When I came to literature as a profession I did so because I fell in love with words at a young age. Not necessarily the big words, not the dictionary or the thesaurus. I fell in love, really, with how the simple words could cause so much pain or intense pleasure.
This, I saw all around me and not just in the books that I read. Language seemed like the backbone of communication and that made a lot of sense to me. It seemed to shape cultures and ways of thinking. Before I came to university I was, without knowing it, a structuralist in a way.
Then, I went to college where I learned that many “academics” question the nature of language: that all words are really meaningless to a certain extent — they are all at least problematic. Questioning the very essence of how humans understand themselves became my preoccupation.
Does the color “orange” mean the same thing in the Zulu language as it does in American English (a topic of an undergraduate conference paper I presented)? Then, when Lacan uses the word “women” does he really use it differently than Kristeva or Irigaray (a topic of a paper I wrote for my MA degree)? Then, are all words really centerless,empty things, especially “self,” as Derrida or Hegel, Carlyle or even Descartes would have me believe (I undertake this in my introduction to my dissertation)?
Through the years, this is a summary of my thinking about language in very simple terms.
Beyond academia, language has frustrated me.
Once I went out for a walk with this really brilliant and sweet woman. I wanted so much to make a connection with her: to be her friend. She seemed curious about me and excited to be near. I got carried away and told her my life story, mostly because she seemed so open and even interested. It started raining on our walk but we (I) pushed on. We even did laps. I felt so enlivened and relieved to use so many words to articulate my experiences. Then, we went home and I realized that I was talking the entire time about myself because she made herself so open to it. I worried. Had I said too much? Come to find out, all the four times that I contacted her after this walk (for dinner, for dancing, for tea, for chatting) she never returned any of my calls or emails. And we have never spoken since.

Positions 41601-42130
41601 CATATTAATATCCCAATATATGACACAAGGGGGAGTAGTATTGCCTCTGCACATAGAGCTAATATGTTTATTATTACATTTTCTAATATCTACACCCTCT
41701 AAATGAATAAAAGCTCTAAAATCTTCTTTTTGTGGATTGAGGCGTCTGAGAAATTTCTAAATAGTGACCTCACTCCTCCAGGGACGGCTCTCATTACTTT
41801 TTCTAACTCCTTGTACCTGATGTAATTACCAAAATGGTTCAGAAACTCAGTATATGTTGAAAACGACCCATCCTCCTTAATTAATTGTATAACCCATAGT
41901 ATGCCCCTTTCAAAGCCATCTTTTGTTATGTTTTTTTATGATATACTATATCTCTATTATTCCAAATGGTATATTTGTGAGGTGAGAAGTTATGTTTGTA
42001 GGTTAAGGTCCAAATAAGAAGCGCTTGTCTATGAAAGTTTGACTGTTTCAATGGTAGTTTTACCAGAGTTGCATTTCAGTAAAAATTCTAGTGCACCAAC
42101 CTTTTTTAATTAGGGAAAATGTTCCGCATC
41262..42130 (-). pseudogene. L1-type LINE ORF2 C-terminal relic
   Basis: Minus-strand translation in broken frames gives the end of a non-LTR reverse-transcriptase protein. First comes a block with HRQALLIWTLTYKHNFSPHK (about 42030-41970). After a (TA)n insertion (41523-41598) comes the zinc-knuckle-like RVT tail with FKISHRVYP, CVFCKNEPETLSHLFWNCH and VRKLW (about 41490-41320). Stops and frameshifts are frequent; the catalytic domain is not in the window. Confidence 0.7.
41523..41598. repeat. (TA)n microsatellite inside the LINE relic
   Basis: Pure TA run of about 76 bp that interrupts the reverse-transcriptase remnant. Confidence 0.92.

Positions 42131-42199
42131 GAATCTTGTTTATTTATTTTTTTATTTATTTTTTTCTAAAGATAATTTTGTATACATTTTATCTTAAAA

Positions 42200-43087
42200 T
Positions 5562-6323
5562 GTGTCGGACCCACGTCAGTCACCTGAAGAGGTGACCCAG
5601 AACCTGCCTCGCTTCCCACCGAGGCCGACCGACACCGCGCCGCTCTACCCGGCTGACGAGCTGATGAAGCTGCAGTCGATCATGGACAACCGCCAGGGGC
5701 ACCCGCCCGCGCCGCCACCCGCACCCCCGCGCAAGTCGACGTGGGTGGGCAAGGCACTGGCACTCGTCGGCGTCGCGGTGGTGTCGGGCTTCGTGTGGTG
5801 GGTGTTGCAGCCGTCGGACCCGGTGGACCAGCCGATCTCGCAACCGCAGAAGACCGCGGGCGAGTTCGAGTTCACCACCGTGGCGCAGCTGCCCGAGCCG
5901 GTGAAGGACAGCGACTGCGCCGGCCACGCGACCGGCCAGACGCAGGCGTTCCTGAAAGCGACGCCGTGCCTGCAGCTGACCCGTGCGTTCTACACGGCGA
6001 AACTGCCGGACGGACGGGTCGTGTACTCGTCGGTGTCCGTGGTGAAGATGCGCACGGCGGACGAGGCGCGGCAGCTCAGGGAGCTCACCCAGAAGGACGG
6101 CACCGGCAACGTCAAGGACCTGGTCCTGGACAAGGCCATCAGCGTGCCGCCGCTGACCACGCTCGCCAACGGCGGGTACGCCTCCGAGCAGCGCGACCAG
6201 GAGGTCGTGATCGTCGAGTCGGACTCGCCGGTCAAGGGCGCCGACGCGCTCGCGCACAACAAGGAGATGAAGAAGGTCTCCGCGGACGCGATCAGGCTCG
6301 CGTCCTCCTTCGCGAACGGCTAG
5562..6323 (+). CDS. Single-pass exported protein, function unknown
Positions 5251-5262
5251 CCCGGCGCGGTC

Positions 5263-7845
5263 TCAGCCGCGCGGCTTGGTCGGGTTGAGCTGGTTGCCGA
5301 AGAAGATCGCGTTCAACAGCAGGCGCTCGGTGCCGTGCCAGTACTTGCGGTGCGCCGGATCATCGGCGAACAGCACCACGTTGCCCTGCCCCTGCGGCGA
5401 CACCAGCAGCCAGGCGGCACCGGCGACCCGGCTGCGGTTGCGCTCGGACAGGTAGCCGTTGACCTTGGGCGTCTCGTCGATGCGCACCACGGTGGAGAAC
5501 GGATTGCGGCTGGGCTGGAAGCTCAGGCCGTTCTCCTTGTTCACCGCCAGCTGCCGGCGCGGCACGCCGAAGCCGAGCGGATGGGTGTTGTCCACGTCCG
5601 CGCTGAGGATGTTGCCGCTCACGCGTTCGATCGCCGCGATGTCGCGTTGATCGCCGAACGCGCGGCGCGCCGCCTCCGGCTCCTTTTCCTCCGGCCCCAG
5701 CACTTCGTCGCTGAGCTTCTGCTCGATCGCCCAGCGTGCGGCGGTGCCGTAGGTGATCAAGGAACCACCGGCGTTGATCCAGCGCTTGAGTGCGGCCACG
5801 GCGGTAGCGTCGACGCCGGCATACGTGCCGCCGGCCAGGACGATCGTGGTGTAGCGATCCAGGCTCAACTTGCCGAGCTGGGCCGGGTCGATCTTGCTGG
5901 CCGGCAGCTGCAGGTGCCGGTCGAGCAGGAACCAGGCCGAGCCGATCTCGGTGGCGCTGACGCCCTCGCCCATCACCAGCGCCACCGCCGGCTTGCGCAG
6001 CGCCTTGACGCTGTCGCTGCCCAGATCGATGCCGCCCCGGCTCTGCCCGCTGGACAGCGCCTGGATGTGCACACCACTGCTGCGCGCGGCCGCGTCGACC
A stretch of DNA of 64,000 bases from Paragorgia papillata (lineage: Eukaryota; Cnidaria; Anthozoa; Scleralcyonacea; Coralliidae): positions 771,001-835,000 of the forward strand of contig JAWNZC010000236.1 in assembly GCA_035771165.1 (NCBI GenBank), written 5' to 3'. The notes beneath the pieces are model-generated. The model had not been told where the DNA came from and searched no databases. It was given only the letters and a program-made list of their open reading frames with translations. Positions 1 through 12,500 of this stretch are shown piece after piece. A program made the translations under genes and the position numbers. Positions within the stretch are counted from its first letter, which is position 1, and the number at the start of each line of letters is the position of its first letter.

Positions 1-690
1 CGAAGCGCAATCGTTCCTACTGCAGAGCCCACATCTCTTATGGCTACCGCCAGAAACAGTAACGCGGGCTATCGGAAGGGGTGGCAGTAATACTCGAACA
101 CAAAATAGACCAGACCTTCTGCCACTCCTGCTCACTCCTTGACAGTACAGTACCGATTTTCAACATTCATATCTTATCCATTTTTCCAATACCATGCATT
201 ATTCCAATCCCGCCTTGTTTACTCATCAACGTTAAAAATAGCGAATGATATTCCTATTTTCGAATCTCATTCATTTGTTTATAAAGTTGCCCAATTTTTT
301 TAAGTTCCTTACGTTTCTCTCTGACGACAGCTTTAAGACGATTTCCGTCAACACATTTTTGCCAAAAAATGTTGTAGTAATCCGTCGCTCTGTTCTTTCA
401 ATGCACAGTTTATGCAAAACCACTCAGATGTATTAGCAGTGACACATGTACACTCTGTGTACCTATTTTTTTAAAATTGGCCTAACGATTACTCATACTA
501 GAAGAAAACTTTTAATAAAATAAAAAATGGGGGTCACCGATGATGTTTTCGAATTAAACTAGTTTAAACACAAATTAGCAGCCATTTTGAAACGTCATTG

I had used my words completely wrong, despite having good intentions.
Then, before this, I had a good friend at university. I really admired her because she was outspoken, strong, and a real advocate of women’s issues. We went out for lunch once and we were talking about the complexities of sexuality. I said something like “I wish that people wouldn’t be so scared to say that they feel attraction for both — or all — genders. I mean, how does someone come to question her sexuality at all? Don’t we all innately know what attracts us? If we open ourselves bravely to feelings then we shouldn’t feel ashamed of what arises. How does a person not know, for example, that he is gay?” What I meant to say was something positive. I meant to open a conversation about shame and how to combat it. I wanted to let my friend, who was bisexual, know that I was understanding and interested to learn about her background. What ensued was a horrible silence and we didn’t speak again until she moved to another state, about two years later.